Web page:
Where is Canada in all this though? Our top tech players have not had the best track record, think Nortel, ????, and now RIM/BlackBerry. They are really a victim of our legal restrictions and an anti-competitive Mobile market due to complacent Telcos more than anything. While NTT was procuring top tech innovators to produce mobile devices for them and licensing their iMode technology to Mobile Network Operators (telcos) in over 17 countries [LINK], RIM was struggling to establish itself as a leader in Email communications on the Mobile. Don’t get me wrong, they are. To this day, I still prefer the experience of my first BlackBerry unified message center for Email/SMS/IM messages to anything from iOS or Android. That said, hindsight proves to us that the company was a little myopic and risk-averse to the point of not pursuing innovation opportunities.

As soon as I returned from Japan, I remember having an extremely infuriating feeling of hopelessness and unfairness due to the monopolies and oligopolies driven by protectionist measures, cronyism and a resulting complete lack of competition or innovation. I had gone from a state-of-the-art 1Seg MobileTV handset Sharp-911SH (Sharp alone for example has reached 10 million in sales of 1seg devices) down to a basic Nokia “candy bar” phone that could only play a single grainy 3GP video format when pre-downloaded (or streamed via RTSP). Then something major (several things actually) happened towards the late summer and early fall of 2007. Apple officially unveiled the first version of the iPhone and its iOS Mobile platform, introducing apps for free or paid download which could ride the coat-tails of the business success that the iTunes ecosystem had already been generating with its Music sales for iPods. Meanwhile, Google went the other direction by announcing its acquisition of the Android Mobile OS project along with its parent company of the same name (acquisition happened in 2005 but it was first unveiled in Fall 2007). Shortly after this, Google would also acquire Motorola and finally open source their entire Mobile platform which included a number of Google APIs such as Advertising (powered by earlier AdMob/DoubleClick acquisitions) and Multimedia (powered by acquisitions of YouTube/Picasa/Orkut) adding capabilities into the Android project as SDKs.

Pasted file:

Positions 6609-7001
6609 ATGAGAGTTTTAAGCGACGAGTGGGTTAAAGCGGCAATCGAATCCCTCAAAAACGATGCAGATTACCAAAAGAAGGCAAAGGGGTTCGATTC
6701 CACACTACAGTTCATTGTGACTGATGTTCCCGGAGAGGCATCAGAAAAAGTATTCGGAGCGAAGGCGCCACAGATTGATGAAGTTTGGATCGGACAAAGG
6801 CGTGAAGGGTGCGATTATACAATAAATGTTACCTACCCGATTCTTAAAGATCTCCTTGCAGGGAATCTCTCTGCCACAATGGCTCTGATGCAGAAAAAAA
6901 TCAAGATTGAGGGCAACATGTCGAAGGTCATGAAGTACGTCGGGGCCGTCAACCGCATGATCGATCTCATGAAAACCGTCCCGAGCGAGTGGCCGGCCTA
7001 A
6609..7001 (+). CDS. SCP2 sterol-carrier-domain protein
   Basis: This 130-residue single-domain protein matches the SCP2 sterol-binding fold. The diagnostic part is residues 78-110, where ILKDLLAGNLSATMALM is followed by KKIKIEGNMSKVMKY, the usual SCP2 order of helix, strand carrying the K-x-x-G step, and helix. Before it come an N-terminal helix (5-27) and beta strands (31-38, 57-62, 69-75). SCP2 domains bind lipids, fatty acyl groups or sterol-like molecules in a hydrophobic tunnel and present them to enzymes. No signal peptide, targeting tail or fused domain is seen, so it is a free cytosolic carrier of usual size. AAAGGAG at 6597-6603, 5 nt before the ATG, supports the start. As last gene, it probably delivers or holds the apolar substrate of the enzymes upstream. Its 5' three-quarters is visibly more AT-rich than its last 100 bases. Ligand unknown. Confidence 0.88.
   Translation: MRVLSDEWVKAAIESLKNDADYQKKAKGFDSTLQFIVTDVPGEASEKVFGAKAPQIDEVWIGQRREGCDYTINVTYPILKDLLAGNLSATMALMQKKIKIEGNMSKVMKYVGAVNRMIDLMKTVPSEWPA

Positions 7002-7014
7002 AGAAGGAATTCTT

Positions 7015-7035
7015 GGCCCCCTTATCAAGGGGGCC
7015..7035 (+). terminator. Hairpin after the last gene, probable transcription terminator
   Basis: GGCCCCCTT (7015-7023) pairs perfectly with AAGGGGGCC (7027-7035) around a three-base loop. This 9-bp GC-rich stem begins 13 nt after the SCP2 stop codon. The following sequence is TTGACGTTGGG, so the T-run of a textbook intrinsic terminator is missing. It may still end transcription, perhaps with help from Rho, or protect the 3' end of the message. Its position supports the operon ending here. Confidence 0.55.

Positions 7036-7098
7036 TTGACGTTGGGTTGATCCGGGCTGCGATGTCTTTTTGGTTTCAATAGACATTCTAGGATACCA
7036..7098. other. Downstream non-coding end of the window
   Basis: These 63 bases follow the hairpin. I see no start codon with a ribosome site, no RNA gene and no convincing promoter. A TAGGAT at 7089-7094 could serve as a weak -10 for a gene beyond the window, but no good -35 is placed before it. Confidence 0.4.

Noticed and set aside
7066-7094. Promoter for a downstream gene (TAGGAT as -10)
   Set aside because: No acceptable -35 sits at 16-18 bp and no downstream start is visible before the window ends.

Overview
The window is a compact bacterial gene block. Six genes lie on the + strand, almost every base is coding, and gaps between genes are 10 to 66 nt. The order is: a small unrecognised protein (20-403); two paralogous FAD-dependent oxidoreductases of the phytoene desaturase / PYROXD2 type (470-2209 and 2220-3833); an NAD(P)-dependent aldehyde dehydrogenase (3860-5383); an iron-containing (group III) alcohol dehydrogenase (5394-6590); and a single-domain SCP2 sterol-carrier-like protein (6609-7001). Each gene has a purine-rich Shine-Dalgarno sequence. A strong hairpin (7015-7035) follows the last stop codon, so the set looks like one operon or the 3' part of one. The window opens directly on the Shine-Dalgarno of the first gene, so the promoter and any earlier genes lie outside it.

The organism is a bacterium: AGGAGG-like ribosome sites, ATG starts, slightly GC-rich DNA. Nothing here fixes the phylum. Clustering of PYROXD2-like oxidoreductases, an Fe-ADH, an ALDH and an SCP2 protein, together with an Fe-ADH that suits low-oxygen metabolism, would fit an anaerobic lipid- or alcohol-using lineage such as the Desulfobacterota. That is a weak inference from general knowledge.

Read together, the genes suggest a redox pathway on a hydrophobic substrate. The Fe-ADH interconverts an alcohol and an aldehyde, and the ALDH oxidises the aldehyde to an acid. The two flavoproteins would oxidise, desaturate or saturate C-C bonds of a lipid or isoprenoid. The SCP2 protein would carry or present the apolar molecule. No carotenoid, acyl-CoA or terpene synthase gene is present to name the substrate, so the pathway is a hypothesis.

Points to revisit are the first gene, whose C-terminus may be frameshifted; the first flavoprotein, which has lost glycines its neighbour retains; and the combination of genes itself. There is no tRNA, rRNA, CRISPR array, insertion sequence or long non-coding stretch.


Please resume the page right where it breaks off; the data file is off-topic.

I laid out some steps that I felt RIM could take to avoid competing with these two consumer-centrist Mobile device manufacturers, and how they could preserve their business brands and enterprise reputation by releasing a single upgradable mobile device under a different brand name than Blackberry. I had suggested the name “RIM Slim”, but then again I’m no marketer. I merely wanted to emphasize the importance of it being a totally separate product line, but by the same parent company as the beloved Blackberry enterprise-focused brand. Yet, I wanted it to be much more approachable, lightweight and user-friendly for consumer usage. Also, eliciting the concept that the “base” model was not only slimmer than the rounded corner design physically but also that it could fit the slimmest of budgets (very affordable). Lastly, that it started with a slimmed out base model that had modular replaceability of all its components was also important.

What would my ideal RIM Slim have looked like?
The window of opportunity to differentiate a consumer-focused product line is now gone for RIM (who’ve recently renamed the company to BlackBerry). Their only hope is to go all-in on the BlackBerry name which may be what they are doing with the legal shuffle to rename the company.

Research In Motion (RIM) “slim” proposed prototype

Ok admittedly my design was a little “boxy” compared to the rounded corners design that the iPhone (pictured on the left-most 1st column for size reference) and later Samsung’s particular flavour of Android devices made “the new hotness”. Ironically enough though, the “Passport” was a RIM/BlackBerry device that eventually ended up looking quite similar, and I actually liked that BlackBerry quite a bit, but anytime I used it, couldn’t help but feel a deep disappointment RIM would at that point, obviously never position themselves to build the first truly modular mobile device.